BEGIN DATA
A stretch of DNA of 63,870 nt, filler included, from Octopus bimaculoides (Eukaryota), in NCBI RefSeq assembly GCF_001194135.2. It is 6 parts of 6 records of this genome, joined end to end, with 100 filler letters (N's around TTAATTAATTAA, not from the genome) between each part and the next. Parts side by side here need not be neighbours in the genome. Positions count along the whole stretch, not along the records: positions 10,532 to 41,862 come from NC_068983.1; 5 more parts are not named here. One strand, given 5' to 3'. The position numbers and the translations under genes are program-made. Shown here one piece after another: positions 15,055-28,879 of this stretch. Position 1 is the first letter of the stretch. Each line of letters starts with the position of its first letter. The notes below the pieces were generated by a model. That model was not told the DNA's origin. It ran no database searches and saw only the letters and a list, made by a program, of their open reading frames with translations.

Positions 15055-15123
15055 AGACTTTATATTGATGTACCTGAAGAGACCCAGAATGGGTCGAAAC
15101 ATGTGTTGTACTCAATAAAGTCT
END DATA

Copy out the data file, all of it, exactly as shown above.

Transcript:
A stretch of DNA of 63,870 nt, filler included, from Octopus bimaculoides (Eukaryota), in NCBI RefSeq assembly GCF_001194135.2. It is 6 parts of 6 records of this genome, joined end to end, with 100 filler letters (N's around TTAATTAATTAA, not from the genome) between each part and the next. Parts side by side here need not be neighbours in the genome. Positions count along the whole stretch, not along the records: positions 10,532 to 41,862 come from NC_068983.1; 5 more parts are not named here. One strand, given 5' to 3'. The position numbers and the translations under genes are program-made. Shown here one piece after another: positions 15,055-28,879 of this stretch. Position 1 is the first letter of the stretch. Each line of letters starts with the position of its first letter. The notes below the pieces were generated by a model. That model was not told the DNA's origin. It ran no database searches and saw only the letters and a list, made by a program, of their open reading frames with translations.

Positions 15055-15123
15055 AGACTTTATATTGATGTACCTGAAGAGACCCAGAATGGGTCGAAAC
15101 ATGTGTTGTACTCAATAAAGTCT